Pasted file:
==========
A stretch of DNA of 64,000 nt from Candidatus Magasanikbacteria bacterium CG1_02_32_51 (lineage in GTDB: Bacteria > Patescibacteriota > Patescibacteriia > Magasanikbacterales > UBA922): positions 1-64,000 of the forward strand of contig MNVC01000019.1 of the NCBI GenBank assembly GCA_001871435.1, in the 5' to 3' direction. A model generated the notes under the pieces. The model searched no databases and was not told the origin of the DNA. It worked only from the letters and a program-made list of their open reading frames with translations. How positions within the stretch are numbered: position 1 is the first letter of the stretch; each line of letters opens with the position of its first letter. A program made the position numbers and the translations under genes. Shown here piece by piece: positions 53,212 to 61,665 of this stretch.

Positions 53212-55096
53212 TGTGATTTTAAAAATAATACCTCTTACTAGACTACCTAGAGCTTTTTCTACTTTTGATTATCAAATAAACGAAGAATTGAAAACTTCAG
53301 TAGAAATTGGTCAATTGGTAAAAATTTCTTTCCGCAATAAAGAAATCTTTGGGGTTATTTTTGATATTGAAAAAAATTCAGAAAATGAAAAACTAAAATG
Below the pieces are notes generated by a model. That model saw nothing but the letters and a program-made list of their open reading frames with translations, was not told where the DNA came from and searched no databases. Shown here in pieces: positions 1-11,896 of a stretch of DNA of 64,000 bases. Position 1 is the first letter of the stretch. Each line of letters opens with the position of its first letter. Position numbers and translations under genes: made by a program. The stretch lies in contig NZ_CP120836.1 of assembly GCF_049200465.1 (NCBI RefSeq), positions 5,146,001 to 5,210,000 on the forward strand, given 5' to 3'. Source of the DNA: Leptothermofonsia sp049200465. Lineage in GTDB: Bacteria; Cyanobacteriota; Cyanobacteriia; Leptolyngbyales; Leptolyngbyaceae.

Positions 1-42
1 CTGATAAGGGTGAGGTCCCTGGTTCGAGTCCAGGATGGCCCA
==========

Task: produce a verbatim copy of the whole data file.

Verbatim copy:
A stretch of DNA of 64,000 nt from Candidatus Magasanikbacteria bacterium CG1_02_32_51 (lineage in GTDB: Bacteria > Patescibacteriota > Patescibacteriia > Magasanikbacterales > UBA922): positions 1-64,000 of the forward strand of contig MNVC01000019.1 of the NCBI GenBank assembly GCA_001871435.1, in the 5' to 3' direction. A model generated the notes under the pieces. The model searched no databases and was not told the origin of the DNA. It worked only from the letters and a program-made list of their open reading frames with translations. How positions within the stretch are numbered: position 1 is the first letter of the stretch; each line of letters opens with the position of its first letter. A program made the position numbers and the translations under genes. Shown here piece by piece: positions 53,212 to 61,665 of this stretch.

Positions 53212-55096
53212 TGTGATTTTAAAAATAATACCTCTTACTAGACTACCTAGAGCTTTTTCTACTTTTGATTATCAAATAAACGAAGAATTGAAAACTTCAG
53301 TAGAAATTGGTCAATTGGTAAAAATTTCTTTCCGCAATAAAGAAATCTTTGGGGTTATTTTTGATATTGAAAAAAATTCAGAAAATGAAAAACTAAAATG
Below the pieces are notes generated by a model. That model saw nothing but the letters and a program-made list of their open reading frames with translations, was not told where the DNA came from and searched no databases. Shown here in pieces: positions 1-11,896 of a stretch of DNA of 64,000 bases. Position 1 is the first letter of the stretch. Each line of letters opens with the position of its first letter. Position numbers and translations under genes: made by a program. The stretch lies in contig NZ_CP120836.1 of assembly GCF_049200465.1 (NCBI RefSeq), positions 5,146,001 to 5,210,000 on the forward strand, given 5' to 3'. Source of the DNA: Leptothermofonsia sp049200465. Lineage in GTDB: Bacteria; Cyanobacteriota; Cyanobacteriia; Leptolyngbyales; Leptolyngbyaceae.

Positions 1-42
1 CTGATAAGGGTGAGGTCCCTGGTTCGAGTCCAGGATGGCCCA